Dee Warwick, 1945-2003, was the sister of Dionne Warwick, the niece of Cissy Houston, and the cousin of Whitney Houston. She produced a more gritty sound than her three more famous family members but came close to them in terms of talent, if not commercial success.
She began her career in the late 1950’s as a member of the Gospelaires with Cissy and Dionne and then spent the first half of the next decade as an in demand session singer. By the mid-1960’s, she was on her own and over the course of the next decade, she would produce 10 rhythm & blues chart hits, have seven singles reach the pop charts, and receive two Grammy nominations.
Her time with the Atco label during the early 1970’s was brief and a bit unusual. Despite extensive time spent in the recording studio, only one album was released. Real Gone Music has now gathered all 35 of her Atco tracks and released them under the appropriate title, The Complete Atco Recordings.
Her time spent with the label was not the most fruitful period of her career. Atlantic/Atco had such premier artists like Aretha Franklin and Roberta Flack under contract and they received the label’s priority. Second echelon artists like Warwick tended to suffer. This lead to an inconsistency of material and recording dates, not to mention a lack of publicity. Still, when you dig into her catalogue, there are a number of excellent performances.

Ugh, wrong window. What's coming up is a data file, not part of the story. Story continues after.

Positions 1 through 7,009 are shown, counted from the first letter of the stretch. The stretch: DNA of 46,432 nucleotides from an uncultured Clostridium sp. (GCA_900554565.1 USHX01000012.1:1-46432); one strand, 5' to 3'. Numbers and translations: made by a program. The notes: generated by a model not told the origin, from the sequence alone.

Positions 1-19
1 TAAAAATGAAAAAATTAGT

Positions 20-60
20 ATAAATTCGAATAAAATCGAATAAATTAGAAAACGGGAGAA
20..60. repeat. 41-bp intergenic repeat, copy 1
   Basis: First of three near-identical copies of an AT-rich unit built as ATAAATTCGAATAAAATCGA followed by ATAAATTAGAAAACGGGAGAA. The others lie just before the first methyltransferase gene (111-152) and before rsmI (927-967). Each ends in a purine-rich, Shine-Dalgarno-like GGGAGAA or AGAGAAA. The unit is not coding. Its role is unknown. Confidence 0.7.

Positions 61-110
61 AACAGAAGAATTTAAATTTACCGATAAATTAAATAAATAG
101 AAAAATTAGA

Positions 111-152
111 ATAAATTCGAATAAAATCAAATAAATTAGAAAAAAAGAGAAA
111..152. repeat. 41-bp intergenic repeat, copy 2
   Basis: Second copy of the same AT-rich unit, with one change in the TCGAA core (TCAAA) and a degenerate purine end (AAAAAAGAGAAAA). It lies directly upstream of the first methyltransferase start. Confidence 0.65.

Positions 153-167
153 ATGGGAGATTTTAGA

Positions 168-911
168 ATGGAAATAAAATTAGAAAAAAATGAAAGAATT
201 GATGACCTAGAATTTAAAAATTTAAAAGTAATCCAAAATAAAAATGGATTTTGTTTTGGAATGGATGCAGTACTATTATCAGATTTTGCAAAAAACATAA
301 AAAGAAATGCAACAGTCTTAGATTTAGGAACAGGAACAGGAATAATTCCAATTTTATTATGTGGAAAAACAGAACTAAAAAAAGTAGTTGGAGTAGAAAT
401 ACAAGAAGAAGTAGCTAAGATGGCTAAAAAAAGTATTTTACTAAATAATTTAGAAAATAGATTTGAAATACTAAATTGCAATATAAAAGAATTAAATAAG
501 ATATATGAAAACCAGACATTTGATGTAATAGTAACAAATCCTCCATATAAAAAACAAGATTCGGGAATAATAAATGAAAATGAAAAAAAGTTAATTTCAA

She was primarily a cover artist but her only co-written original ”The Way We Used To Do” is one of the better tracks. It appears as both a previously unreleased demo and a finished smooth soul song. “What Manner Of Man” and “You Tore My Wall Down” are from the same session and both place the emphasis on her soulful voice.
The centerpiece of her only album release is “She Didn’t Know (She Kept On Talking),” which is a funky story of infidelity and was a successful single release. At the other end of the scale are covers of such songs as Charlie Rich’s “Who Will The Next Fool Be” and Jimmy Webb’s “If This Was The Last Song,” which take her out of her comfort zone.
Two other tracks rank among her best work for the label. She charges through an up-tempo version of “Cold Night In Georgia” and then delivers a slow funky version of Elvis’ “Suspicious Minds.”
The 12 previously unreleased tracks add little to the overall quality of the release other than some historical interest if you are a fan of Warwick’s. Many times tracks remained unreleased for a reason.
Good news is the sound quality. Her material in the past has had an uneven nature to the sound but that has been corrected as it is now clear and clean. The accompanying booklet provides a good biography of Warwick and her time with the label.
Dee Dee Warwick is one of those artists who rarely come to mind when exploring soul music of the 1960’s and 1970’s. The Complete Atco Recordings provides a nice look into her career. It may not all be great but there are places which are equal to some of the best s